One week can change everything.
A week ago Kari Cormier Khan was driving from Lake Charles to Florida with her newborn baby, a 6-year-old and everything they owned in search of a fresh start.
On Election Day, Khan was moving into a Lafayette apartment with her two daughters.
"I'm extremely excited to be making a home in Lafayette," Khan said. "I feel like I have a whole community here, so many people who want to help. I feel liberated in a sense. I feel optimistic that I'm free to make the best decisions for me and my children."
That trip to Florida never happened because she got in a wreck in Lafayette. Hannah Mason, the other woman involved in the crash, quickly realized how an inconvenience to her day had completely upended Khan's world.
The Lake Charles mother had packed 3-week-old Nova and 6-year-old Lizzie in a rental car after losing her home during Hurricane Laura and her casino waitressing job early into the pandemic.
Mason had help from family and friends immediately after the incident. Khan stood alone with her two daughters.
From that moment, Mason made it her mission to help. The mother of three who also serves on the Lafayette Parish School Board started a GoFundMe page.
It's now topped $8,000 in donations.
Once she discovered Khan would prefer to stay closer to Lake Charles instead of moving to Florida, Mason connected with United Way of Acadiana and its partners to help Khan and her daughters settle in Lafayette.
"It's really been incredible," Mason said. "As the world is going crazy over this election, I just wish people could step into my world for the last week. Our community has been absolutely incredible. There's so much aid and so many people who want to help out there. I've just been coordinating everything."
Khan stayed in a Lafayette hotel in the days after the wreck with help from United Way of Acadiana, Beacon Community Connections and the St. Martin, Iberia and Lafayette Community Action Agency.
The fundraiser enabled her to sign a six-month lease on an affordable apartment that includes utilities.
Mason helped Khan enroll Lizzie at Woodvale Elementary School. Her first day at her new school was Thursday.
"I love my new school," Lizzie said. "I made two friends, and I think I'm going to make more friends and learn a lot."
On Tuesday, Bassett Furniture delivered beds, tables, lamps and other small pieces to Khan's new home. It was all at no cost, something the Lafayette furniture store has done for dozens of families in recent years.
When a customer orders furniture delivery, the company hauls away the used furniture, upcycling and delivering them to those in need. That need has become greater this year with the pandemic and hurricanes, said Bryan Nix, general manager of Bassett Furniture who is also a Lake Charles native.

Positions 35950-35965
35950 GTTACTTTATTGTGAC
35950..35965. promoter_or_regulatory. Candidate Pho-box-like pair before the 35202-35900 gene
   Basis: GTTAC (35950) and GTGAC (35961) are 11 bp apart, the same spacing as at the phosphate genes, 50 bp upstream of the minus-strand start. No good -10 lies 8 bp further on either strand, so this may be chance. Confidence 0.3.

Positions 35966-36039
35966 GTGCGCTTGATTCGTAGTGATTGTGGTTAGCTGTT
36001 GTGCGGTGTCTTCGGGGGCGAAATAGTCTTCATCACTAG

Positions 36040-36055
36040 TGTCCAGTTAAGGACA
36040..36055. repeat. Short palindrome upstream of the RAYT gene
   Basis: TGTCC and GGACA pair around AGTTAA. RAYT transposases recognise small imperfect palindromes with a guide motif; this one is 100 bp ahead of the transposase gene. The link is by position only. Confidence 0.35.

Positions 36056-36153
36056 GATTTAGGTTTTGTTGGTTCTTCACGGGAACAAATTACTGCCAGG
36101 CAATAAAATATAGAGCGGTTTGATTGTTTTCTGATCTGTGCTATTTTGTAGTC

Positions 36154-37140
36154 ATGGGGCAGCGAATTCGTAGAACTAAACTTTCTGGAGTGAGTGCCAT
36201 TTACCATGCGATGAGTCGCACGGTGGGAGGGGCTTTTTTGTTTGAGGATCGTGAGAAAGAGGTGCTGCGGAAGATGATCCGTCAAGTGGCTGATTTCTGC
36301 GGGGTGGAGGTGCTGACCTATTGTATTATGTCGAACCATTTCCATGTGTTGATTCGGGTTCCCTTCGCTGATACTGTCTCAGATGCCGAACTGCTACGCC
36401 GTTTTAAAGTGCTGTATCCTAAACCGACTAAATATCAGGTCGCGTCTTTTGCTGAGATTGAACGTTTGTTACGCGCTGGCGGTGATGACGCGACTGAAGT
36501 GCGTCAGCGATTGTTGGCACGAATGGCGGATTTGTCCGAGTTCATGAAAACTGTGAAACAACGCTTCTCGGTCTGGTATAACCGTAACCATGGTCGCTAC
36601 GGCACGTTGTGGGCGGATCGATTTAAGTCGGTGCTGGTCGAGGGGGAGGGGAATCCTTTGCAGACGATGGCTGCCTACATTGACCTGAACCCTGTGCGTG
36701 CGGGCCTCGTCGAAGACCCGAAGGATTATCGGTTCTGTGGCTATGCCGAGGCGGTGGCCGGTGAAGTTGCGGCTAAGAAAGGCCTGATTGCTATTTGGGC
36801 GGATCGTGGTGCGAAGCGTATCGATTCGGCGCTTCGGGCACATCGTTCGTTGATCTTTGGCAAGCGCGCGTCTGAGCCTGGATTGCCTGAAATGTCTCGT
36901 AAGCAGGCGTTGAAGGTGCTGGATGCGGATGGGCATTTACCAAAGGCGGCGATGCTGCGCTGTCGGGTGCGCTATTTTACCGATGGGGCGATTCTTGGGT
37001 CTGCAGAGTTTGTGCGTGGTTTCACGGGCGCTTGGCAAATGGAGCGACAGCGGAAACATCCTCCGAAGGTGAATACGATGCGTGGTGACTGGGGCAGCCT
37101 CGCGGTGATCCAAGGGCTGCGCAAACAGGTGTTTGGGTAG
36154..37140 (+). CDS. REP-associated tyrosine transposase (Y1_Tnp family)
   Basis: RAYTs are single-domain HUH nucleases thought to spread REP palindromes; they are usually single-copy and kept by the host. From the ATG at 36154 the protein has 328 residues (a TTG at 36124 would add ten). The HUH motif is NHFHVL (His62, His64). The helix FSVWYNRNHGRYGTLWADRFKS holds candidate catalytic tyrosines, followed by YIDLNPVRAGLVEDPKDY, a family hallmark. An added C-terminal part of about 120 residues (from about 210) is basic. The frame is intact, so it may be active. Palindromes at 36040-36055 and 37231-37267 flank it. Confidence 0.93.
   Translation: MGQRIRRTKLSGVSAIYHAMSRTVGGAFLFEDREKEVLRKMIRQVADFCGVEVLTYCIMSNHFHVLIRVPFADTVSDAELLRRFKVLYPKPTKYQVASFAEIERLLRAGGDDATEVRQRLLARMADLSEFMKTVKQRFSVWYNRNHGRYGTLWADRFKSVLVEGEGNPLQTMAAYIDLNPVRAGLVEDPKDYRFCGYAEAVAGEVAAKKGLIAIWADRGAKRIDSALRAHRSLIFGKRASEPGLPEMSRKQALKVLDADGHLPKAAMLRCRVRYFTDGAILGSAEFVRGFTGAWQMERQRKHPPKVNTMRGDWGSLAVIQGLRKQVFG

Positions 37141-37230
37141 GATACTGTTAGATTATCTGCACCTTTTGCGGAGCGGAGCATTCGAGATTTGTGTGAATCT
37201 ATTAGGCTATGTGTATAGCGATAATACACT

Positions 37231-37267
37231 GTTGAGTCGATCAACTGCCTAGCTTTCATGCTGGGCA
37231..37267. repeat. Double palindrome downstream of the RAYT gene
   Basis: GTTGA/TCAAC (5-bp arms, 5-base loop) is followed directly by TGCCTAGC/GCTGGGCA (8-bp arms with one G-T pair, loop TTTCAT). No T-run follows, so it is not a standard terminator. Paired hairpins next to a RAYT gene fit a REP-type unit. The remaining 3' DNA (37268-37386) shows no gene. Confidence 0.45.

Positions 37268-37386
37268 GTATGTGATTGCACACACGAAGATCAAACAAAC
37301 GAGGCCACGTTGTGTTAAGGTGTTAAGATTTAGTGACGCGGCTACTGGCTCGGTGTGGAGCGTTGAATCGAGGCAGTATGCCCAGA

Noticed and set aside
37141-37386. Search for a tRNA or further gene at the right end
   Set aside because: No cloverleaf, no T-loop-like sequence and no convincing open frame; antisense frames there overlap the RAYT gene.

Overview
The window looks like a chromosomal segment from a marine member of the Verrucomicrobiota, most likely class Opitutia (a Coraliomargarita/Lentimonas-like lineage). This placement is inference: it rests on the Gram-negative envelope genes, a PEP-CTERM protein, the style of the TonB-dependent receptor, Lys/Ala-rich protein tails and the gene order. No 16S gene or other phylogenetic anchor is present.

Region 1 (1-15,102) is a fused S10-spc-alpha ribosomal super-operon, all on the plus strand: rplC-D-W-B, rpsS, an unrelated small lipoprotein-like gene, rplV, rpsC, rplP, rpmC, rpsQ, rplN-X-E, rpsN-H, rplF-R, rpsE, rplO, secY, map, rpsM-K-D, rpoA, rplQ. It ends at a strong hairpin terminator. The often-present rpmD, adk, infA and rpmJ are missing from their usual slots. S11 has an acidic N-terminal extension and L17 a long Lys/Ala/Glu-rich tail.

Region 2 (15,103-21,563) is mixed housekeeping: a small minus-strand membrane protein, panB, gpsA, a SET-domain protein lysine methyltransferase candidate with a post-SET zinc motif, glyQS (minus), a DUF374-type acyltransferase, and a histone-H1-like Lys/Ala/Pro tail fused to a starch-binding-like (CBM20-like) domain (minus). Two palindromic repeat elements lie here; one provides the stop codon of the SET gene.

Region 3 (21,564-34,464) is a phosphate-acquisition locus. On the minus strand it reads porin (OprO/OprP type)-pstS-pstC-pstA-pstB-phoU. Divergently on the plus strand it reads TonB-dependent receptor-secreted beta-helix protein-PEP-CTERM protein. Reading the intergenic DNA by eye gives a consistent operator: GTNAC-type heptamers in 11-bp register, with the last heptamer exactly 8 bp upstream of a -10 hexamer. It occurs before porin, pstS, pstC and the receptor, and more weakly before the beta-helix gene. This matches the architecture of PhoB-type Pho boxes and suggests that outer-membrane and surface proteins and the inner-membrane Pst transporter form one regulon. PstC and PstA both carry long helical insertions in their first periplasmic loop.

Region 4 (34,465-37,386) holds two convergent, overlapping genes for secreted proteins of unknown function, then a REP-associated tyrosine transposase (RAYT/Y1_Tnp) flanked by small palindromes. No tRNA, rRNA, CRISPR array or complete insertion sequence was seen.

"There are so many people who just can't afford furniture, no matter what the price is. They're just trying to survive," Nix said. "I've been able to help a lot of people, and the community is really helping, by letting me have it when they're able to buy something new. It's so simple. It's so easy. It's really picking up steam this year. We're doing this once, twice a week or more."
Mason has already found a local family to adopt the Khan family for Christmas.
On Wednesday, Khan planned to take the $500 used car she'd purchased from a friend in Lake Charles to Moss Motors for complementary service.
The car runs but just barely, which is why Khan rented a car for the trip to Florida. Her vehicle is on four spare tires, and the check engine light stays on. Mason connected Khan with Sharon Moss in the hopes of providing a safer form of transportation for the family.
The Khan family planned to sleep in their new home for the first time Tuesday.
Lizzie's favorite part about her new second-floor apartment is sliding down the handrail of the stairs. Khan said her daughter isn't so sure about having her own room. Lizzie has always slept in the same bed as Khan.
"We've always slept in the same space," Khan said. "I finally got a two-bedroom apartment, and she still wants to follow me everywhere."
Mason said she's thankful for the opportunity to be involved in the Khan family's recovery, but she's also been looking at the bigger picture to determine more ways to connect those in need with those willing and able to help.
"Who can be the 'me' in the next story?" Mason asked. "Who can be the connector in the next story? How can we make sure we always have a connector? It just has me spinning my wheels. How can we ensure success? Not every story like this is a success story."